Reverb Pedal User’s Guide

Reverb Pedal User’s Guide

The sounds we perceive do not simply travel in a linear vector from the source to our  ear.  Sound waves move throughout the space in which in they are created, reflecting or “reverberating” off of any surfaces they might encounter.  Harder surfaces such as walls or tile floor reflect greater proportions of the sound while softer surfaces, such as carpeting or acoustic paneling, are more apt to absorb sound waves.  If you have ever heard your footsteps echoing as walk to through a parking garage, you are familiar with this effect.  Since the sound waves are reflecting off multiple sources, different reflections will reach your ear at varying time delays.  Each reflection also results in certain decaying of the original wave.  Guitar players and sound engineers use this effect to create ambience and perception of a physical space in their music.  They refer to this effect as “reverb.”

The first studio reverb unit was a “plate reverb,” which fed a portion of the original signal though a transducer into a metal plate.  The reverberations throughout the plate were picked up by a contact microphone and re-combined with the original signal.  Later, spring reverb was developed in order to bring studio reverb to stage performance.  A portion of the signal is sent through a spring, and the resulting oscillations in the spring produce residual delays and decay in the signal.  This is most common reverb effect used in tube amplifiers. Digital reverb was developed for stage and studio using multitap delays to simulate the early and late reflections within a chamber. Digital delay pedals can range from the straight forward to very complex, with many allowing users to select the time of reverb they would like to use.  Common digital emulations include:

Plate- Emulates classic studio plate reverb.

Spring- Emulates the reverb of an amplifier string reverb unit.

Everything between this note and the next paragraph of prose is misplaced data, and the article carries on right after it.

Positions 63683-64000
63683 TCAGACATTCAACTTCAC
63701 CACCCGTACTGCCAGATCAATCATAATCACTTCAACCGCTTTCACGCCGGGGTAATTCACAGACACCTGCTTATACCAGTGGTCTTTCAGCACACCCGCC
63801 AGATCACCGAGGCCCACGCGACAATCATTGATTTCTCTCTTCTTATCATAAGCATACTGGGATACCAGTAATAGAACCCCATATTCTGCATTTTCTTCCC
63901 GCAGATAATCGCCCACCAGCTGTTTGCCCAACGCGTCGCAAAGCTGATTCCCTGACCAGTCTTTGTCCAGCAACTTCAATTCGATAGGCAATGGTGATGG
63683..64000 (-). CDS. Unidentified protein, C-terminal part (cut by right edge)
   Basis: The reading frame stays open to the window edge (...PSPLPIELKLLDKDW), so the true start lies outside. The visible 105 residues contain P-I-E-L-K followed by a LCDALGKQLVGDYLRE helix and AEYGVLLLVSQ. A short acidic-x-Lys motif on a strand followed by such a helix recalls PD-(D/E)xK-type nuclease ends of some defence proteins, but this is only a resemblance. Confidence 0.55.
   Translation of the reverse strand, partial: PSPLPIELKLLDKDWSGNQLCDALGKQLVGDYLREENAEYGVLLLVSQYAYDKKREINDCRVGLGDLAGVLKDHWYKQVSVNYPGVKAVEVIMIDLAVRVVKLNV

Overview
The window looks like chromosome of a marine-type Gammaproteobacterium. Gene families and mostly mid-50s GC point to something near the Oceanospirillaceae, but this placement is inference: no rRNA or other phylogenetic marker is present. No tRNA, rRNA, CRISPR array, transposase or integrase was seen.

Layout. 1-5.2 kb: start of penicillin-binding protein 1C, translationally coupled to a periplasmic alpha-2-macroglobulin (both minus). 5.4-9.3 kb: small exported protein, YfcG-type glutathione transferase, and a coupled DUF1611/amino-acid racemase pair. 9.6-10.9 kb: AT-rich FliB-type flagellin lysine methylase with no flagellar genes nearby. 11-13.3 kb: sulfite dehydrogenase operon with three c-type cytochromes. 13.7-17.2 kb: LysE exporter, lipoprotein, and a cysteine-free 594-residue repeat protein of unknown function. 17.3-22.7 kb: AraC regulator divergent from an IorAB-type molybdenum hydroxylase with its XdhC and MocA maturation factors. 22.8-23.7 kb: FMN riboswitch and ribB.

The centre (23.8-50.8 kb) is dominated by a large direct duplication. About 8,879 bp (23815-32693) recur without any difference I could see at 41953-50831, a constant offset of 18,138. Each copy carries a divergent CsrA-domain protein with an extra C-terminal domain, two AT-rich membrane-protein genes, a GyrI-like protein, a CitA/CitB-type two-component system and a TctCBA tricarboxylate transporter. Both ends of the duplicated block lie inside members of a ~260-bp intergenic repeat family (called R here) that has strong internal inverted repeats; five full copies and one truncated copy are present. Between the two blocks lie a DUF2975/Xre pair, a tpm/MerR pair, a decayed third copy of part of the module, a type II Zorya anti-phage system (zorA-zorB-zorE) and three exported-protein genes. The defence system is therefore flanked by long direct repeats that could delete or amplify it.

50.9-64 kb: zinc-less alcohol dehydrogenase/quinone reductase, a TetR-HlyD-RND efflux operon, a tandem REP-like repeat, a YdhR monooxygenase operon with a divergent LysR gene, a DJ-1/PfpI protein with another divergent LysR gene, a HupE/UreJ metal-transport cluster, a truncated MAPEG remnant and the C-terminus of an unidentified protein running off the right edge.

Hall- Emulates the reflections of a large concert hall.

Room- Emulates the reverb of a small room.

Cathedral- Emulates the reverb of a large stone cathedral.

Gated- produces reverb only as long as the original sound source is present.  This removes any overlap and keeps the sound from becoming muddied.

Common Delay Controls

Reverb pedals typically have 3-4 control knobs, including:

Mix- controls the amount of signal sent to the delayed channel.

Decay- establishes the amount of time which the reflections will last.

Tone- sets the frequencies of the reflection’s overtones from low to high.

Type- sets the type of reverb being emulated (i.e. plate, spring, etc.)

Common Reverb Pedals

EHX Holy Grail- The minimalist reverb pedal you would expect from Electro-Harmonix.  Just one knob to select the amount of reverb and a switch to toggle between spring, hall, and “flerb” algorithms. 

Boss RV-6- Durable, compact and straightforward, this pedal is a great combination of simplicity and versatility.  Alongside level, tone and time knobs, a fourth potentiometer allows players to select from eight different types of reverb. An excellent choice for a reverb novice. 

Line 6 Verbzilla- A slightly more complicated version of the RV-6, this digital pedal has a few more bells and whistles.  Separate time and decay controls enables users to set both the length of the delay prior to the first reflection as well as the length of time before the reflections fully cease.  A “trails” switch sets whether or not the reflections continue to decay naturally when the pedal is switched over to bypass or whether they stop abruptly.

Reverb Pedal Settings

I developed these setting on the Amplitube iPad app for my student’s usage.

Country Blues- Swell: 2 Tone: 6 Level: 4.5

A bright, slapback style reverb with tight reflections.  It works wonderfully with a blues shuffle rhythm.

Ambient- Swell: 7.5 Tone: 4.5 Level: 7

Use this setting to thicken up your guitar’s sound.  Excellent for arpeggiated chords.

Arena- Swell: 4 Tone: 6 Level: 3

A big stadium sound, suitable for both rhythm and lead.

Common Signal Chain Placement

The first choice for reverb effect is usually the amplifier unit.  If using a reverb pedal, it should go last in the signal chain as it adds the feel of a room to the overall sound.  If you are using amplifier distortion, be sure to run the reverb out of the effects loop.